Disability, Arthritis, and Body Weight among Adults 45 Years and Older

Authors

  • Catherine A. Okoro,

    1. National Center for Chronic Disease Prevention and Health Promotion, Centers for Disease Control and Prevention, Atlanta, Georgia
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  • Jennifer M. Hootman,

    1. National Center for Chronic Disease Prevention and Health Promotion, Centers for Disease Control and Prevention, Atlanta, Georgia
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  • Tara W. Strine,

    1. National Center for Chronic Disease Prevention and Health Promotion, Centers for Disease Control and Prevention, Atlanta, Georgia
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  • Lina S. Balluz,

    1. National Center for Chronic Disease Prevention and Health Promotion, Centers for Disease Control and Prevention, Atlanta, Georgia
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  • Ali H. Mokdad

    Corresponding author
    1. National Center for Chronic Disease Prevention and Health Promotion, Centers for Disease Control and Prevention, Atlanta, Georgia
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  • The costs of publication of this article were defrayed, in part, by the payment of page charges. This article must, therefore, be hereby marked “advertisement” in accordance with 18 U.S.C. Section 1734 solely to indicate this fact.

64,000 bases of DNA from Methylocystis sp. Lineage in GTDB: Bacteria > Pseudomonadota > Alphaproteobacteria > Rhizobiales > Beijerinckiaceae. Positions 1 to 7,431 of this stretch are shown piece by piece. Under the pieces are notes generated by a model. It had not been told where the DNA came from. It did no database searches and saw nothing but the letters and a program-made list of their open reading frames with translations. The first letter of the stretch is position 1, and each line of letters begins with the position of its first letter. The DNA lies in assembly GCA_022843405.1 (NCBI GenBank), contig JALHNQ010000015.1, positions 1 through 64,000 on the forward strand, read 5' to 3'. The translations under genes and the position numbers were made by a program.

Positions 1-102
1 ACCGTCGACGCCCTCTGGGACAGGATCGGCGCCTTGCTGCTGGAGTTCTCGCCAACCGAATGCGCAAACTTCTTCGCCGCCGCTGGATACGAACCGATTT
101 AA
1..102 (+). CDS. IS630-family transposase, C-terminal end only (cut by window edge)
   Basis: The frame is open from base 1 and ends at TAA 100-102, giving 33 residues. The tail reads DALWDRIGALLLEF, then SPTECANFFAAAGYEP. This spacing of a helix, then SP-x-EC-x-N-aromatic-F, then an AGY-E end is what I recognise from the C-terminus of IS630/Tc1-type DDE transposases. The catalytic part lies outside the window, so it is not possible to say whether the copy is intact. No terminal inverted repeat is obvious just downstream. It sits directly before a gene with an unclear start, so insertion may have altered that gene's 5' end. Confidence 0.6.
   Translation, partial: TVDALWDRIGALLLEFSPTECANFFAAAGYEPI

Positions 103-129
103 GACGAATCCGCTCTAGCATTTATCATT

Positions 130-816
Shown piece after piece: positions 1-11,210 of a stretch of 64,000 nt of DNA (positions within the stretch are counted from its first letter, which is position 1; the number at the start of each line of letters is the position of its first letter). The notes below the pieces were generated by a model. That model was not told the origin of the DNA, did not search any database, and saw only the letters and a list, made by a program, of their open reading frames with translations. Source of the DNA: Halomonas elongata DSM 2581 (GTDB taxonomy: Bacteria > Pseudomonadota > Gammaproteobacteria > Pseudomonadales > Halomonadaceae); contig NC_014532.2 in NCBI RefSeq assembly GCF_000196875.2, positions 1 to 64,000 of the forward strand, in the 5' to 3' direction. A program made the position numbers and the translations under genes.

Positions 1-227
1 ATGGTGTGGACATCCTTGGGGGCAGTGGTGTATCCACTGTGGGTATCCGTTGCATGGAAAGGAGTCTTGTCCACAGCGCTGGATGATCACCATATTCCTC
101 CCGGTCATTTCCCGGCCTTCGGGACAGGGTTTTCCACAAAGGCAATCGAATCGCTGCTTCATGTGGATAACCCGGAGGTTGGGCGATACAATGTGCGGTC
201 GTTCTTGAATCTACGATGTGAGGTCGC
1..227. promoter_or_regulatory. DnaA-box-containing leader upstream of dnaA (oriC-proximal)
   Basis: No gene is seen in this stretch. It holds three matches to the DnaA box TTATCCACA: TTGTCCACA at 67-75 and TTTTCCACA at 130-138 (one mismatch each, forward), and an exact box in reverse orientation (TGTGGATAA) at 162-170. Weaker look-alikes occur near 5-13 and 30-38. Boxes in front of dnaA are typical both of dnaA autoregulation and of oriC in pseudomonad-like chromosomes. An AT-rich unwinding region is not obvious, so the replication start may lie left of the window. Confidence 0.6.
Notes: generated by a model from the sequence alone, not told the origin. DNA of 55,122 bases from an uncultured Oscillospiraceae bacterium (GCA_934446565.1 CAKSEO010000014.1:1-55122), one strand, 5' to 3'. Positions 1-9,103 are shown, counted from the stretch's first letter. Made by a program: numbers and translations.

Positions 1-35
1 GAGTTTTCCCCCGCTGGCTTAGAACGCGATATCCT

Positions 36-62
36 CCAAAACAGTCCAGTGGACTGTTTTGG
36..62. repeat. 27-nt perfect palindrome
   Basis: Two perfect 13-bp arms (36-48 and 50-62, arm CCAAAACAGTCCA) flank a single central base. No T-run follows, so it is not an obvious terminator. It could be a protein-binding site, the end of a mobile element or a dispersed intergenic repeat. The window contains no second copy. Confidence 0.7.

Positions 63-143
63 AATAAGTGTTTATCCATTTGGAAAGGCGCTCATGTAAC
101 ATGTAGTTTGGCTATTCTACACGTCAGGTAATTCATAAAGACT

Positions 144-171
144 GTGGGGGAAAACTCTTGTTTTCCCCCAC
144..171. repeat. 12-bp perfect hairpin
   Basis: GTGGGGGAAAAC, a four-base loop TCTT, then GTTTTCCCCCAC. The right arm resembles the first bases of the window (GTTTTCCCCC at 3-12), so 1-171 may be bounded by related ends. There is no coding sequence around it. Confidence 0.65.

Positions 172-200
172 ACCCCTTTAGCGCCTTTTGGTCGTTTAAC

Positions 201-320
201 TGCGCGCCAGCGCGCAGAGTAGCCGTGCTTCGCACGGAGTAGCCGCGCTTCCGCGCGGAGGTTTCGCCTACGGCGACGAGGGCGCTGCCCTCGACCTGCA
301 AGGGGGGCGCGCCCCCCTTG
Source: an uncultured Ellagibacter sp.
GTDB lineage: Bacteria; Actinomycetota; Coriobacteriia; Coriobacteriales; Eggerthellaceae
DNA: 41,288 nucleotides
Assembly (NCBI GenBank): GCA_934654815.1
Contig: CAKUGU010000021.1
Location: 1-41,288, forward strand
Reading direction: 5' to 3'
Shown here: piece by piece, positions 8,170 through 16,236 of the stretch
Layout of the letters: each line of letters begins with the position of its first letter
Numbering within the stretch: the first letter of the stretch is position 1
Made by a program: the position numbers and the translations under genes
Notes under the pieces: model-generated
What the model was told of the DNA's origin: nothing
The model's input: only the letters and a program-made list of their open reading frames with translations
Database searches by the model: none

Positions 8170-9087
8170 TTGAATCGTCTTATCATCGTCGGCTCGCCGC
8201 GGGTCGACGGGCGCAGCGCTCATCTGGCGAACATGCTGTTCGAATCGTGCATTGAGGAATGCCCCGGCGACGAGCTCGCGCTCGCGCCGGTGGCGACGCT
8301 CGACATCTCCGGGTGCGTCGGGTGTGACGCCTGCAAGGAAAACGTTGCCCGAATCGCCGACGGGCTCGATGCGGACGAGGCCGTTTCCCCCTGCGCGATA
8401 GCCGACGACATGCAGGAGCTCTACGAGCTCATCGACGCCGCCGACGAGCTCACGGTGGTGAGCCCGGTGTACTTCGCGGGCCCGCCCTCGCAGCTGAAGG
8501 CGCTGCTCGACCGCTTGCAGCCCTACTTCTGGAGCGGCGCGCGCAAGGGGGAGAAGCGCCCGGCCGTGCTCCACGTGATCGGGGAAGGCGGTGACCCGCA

Centers for Disease Control and Prevention, 4770 Buford Highway, NE, Mailstop K66, Atlanta, GA 30341. E-mail: Cokoro@cdc.gov

Abstract

Objectives: To examine the association between body weight and disability among persons with and without self-reported arthritis.

Research Methods and Procedures: Data were analyzed for noninstitutionalized adults, 45 years or older, in states that participated in the Behavioral Risk Factor Surveillance System. Self-reported BMI (kilograms per meter squared) was used to categorize participants into six BMI-defined groups: underweight (<18.5), normal weight (18.5 to <25), overweight (25 to <30), obese, class 1 (30 to <35), obese, class 2 (35 to <40), and obese, class 3 (≥40).

Results: Class 3 obesity (BMI ≥ 40) was significantly associated with disability among participants both with and without self-reported arthritis. The adjusted odds ratio (AOR) for disability in participants with class 3 obesity was 2.75 [95% confidence interval (CI) = 2.22 to 3.40] among those with self-reported arthritis and 1.77 (95% CI = 1.20 to 2.62) among those without self-reported arthritis compared with those of normal weight (BMI 18.5 to <25). Persons with self-reported arthritis who were obese, class 2 (BMI 35 to <40) and obese, class 1 (BMI 30 to <35) and women with self-reported arthritis who were overweight (BMI 25 to <30) also had higher odds of disability compared with those of normal weight [AOR = 1.72 (95% CI = 1.47 to 2.00), AOR = 1.30 (95% CI = 1.17 to 1.44), and AOR = 1.18 (95% CI = 1.06 to 1.32), respectively].

Discussion: Our findings reveal that obesity is associated with disability. Preventing and controlling obesity may improve the quality of life for persons with and without self-reported arthritis.

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